Usually, with authorized user programs, the bank which issues the credit card reports the account to the credit bureau reporting agencies, which helps the authorized user establish credit. Being an authorized user can be useful in building credit as long as the primary cardholder makes payments on time and is responsible for the account.

Generally, age restrictions for authorized users tend be a little lower.

How to manage your first credit card

Credit is a fact of life. After college, you’ll need good credit for all the big things ahead, like a car loan or your first apartment. Using a student credit card responsibly is a great way to start building credit and learn some important lessons about credit cards. Here are three tips for how to manage your first credit card.

Spend below your limit (way below)

Spending below your credit limit is an important part of building credit. Start by using your credit card for relatively small and predictable purchases, like a streaming subscription. That way you can get used to seeing when those charges post to your account and paying your bill in full each month.  

Know what not to use your card for

There are some things financial experts don’t recommend using credit cards for—like anything that will take a long time to repay. One example is college tuition. A credit card can be great for day-to-day expenses while you’re in college, but not for tuition itself. If you need help paying for college, a student loan is a better option because student loan interest rates are generally much lower than credit card interest rates.

Check in often

Mobile banking apps are helpful when it comes to using your credit card responsibly and staying on track. Apps make it  super easy to keep track of your purchases, pay your credit card bill, check your FICO® Score, and more. Once you have a student credit card, download the app that goes with it.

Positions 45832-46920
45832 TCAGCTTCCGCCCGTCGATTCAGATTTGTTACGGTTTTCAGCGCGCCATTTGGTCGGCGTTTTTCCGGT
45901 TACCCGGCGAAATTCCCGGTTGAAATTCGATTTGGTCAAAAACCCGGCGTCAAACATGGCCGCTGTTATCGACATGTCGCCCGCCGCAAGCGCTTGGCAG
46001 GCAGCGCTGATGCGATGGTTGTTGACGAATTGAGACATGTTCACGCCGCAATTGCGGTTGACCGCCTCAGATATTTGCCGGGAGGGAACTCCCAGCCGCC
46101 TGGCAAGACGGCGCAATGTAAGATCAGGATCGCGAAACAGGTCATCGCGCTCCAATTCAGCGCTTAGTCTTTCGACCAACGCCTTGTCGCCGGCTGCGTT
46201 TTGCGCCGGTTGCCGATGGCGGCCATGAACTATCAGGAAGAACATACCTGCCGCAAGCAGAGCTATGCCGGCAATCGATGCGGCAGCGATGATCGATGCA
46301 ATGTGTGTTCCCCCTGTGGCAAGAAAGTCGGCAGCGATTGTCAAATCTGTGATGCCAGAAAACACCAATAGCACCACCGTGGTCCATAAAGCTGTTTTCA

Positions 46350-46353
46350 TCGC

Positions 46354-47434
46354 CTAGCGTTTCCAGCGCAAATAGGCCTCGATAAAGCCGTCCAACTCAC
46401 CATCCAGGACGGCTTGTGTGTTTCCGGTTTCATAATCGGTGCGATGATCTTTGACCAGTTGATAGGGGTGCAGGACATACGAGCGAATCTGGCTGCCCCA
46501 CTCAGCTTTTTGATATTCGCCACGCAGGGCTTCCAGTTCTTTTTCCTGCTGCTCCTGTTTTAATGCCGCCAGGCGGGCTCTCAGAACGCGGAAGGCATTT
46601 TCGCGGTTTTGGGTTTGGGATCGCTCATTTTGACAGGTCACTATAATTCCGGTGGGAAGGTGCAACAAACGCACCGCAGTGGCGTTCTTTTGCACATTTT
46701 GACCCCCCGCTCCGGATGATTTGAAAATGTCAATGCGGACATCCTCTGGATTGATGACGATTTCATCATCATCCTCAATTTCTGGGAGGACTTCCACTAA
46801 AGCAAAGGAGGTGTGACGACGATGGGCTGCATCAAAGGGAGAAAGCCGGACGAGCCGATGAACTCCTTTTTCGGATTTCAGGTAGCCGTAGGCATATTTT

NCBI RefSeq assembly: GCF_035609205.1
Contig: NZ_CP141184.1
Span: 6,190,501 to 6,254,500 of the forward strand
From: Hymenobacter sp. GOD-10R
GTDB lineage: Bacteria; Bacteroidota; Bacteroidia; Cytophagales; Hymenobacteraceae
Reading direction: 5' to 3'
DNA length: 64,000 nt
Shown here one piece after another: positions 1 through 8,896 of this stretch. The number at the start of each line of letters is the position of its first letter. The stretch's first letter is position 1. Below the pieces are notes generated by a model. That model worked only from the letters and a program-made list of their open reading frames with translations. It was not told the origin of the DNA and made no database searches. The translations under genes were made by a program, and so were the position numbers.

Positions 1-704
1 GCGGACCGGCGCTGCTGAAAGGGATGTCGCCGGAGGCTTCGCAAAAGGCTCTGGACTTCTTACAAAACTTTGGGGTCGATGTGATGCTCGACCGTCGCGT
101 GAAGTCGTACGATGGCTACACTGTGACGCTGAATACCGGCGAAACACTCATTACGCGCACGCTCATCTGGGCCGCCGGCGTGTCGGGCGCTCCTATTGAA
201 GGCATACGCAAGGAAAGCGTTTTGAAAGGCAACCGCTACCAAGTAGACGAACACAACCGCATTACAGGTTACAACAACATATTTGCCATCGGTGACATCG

Build credit with confidence 

Credit is a powerful tool and an important part of your financial future—it’s not something to fear. Like any other aspect of your life, your credit will require a little attention now and then to stay in tip-top shape. But it’s perfectly fine to start small, learn, and build your credit over time. 

Personal Finance
Jen Ryan

Benefits of having a credit card

Personal Finance
Lisa Litant

5 tips for building your credit score


Sallie Mae does not provide financial, tax, or legal advice and the information contained in this article does not constitute tax, legal, or financial advice. Sallie Mae does not make any claims, promises, or guarantees about the accuracy, completeness, or adequacy of the information contained in this article. Readers should consult their own attorneys or other tax advisors regarding any financial strategies mentioned in this article. These materials are for informational purposes only and do not necessarily reflect the views or endorsement of Sallie Mae. Reproduction without explicit permission is prohibited.

External links and third-party references are provided for informational purposes only. Sallie Mae cannot guarantee the accuracy of the information provided by any third parties, and Sallie Mae assumes no responsibility for any errors or omissions contained therein. Any copyrights, trademarks and/or service marks used in these materials are the property of their respective owners.